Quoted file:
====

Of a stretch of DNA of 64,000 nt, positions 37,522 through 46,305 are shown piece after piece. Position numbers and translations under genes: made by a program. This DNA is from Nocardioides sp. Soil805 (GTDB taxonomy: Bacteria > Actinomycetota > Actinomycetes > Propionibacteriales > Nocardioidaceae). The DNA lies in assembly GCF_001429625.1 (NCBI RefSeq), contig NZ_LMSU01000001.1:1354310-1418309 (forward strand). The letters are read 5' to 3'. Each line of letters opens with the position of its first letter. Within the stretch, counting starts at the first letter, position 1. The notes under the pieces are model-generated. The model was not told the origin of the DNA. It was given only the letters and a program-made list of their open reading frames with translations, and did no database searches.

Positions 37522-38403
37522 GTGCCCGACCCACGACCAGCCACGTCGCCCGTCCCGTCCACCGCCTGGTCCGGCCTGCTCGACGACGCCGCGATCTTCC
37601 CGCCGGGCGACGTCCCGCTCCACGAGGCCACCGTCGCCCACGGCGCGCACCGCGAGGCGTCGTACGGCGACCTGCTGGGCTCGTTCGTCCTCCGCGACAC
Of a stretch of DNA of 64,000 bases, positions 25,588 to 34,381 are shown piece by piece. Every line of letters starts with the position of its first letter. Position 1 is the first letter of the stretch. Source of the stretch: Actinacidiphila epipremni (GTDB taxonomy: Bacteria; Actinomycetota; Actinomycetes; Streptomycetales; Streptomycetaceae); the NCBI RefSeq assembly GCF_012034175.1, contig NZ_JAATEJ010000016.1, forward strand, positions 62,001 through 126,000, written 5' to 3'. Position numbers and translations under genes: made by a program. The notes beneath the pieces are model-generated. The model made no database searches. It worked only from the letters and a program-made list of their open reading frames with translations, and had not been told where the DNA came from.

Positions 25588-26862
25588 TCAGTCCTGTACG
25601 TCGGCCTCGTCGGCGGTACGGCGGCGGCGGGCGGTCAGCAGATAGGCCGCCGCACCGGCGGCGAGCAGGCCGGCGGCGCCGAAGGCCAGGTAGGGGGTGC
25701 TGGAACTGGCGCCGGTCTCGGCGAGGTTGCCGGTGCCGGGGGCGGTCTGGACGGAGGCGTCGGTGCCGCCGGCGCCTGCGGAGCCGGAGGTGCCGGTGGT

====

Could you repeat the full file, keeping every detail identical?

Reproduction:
Of a stretch of DNA of 64,000 nt, positions 37,522 through 46,305 are shown piece after piece. Position numbers and translations under genes: made by a program. This DNA is from Nocardioides sp. Soil805 (GTDB taxonomy: Bacteria > Actinomycetota > Actinomycetes > Propionibacteriales > Nocardioidaceae). The DNA lies in assembly GCF_001429625.1 (NCBI RefSeq), contig NZ_LMSU01000001.1:1354310-1418309 (forward strand). The letters are read 5' to 3'. Each line of letters opens with the position of its first letter. Within the stretch, counting starts at the first letter, position 1. The notes under the pieces are model-generated. The model was not told the origin of the DNA. It was given only the letters and a program-made list of their open reading frames with translations, and did no database searches.

Positions 37522-38403
37522 GTGCCCGACCCACGACCAGCCACGTCGCCCGTCCCGTCCACCGCCTGGTCCGGCCTGCTCGACGACGCCGCGATCTTCC
37601 CGCCGGGCGACGTCCCGCTCCACGAGGCCACCGTCGCCCACGGCGCGCACCGCGAGGCGTCGTACGGCGACCTGCTGGGCTCGTTCGTCCTCCGCGACAC
Of a stretch of DNA of 64,000 bases, positions 25,588 to 34,381 are shown piece by piece. Every line of letters starts with the position of its first letter. Position 1 is the first letter of the stretch. Source of the stretch: Actinacidiphila epipremni (GTDB taxonomy: Bacteria; Actinomycetota; Actinomycetes; Streptomycetales; Streptomycetaceae); the NCBI RefSeq assembly GCF_012034175.1, contig NZ_JAATEJ010000016.1, forward strand, positions 62,001 through 126,000, written 5' to 3'. Position numbers and translations under genes: made by a program. The notes beneath the pieces are model-generated. The model made no database searches. It worked only from the letters and a program-made list of their open reading frames with translations, and had not been told where the DNA came from.

Positions 25588-26862
25588 TCAGTCCTGTACG
25601 TCGGCCTCGTCGGCGGTACGGCGGCGGCGGGCGGTCAGCAGATAGGCCGCCGCACCGGCGGCGAGCAGGCCGGCGGCGCCGAAGGCCAGGTAGGGGGTGC
25701 TGGAACTGGCGCCGGTCTCGGCGAGGTTGCCGGTGCCGGGGGCGGTCTGGACGGAGGCGTCGGTGCCGCCGGCGCCTGCGGAGCCGGAGGTGCCGGTGGT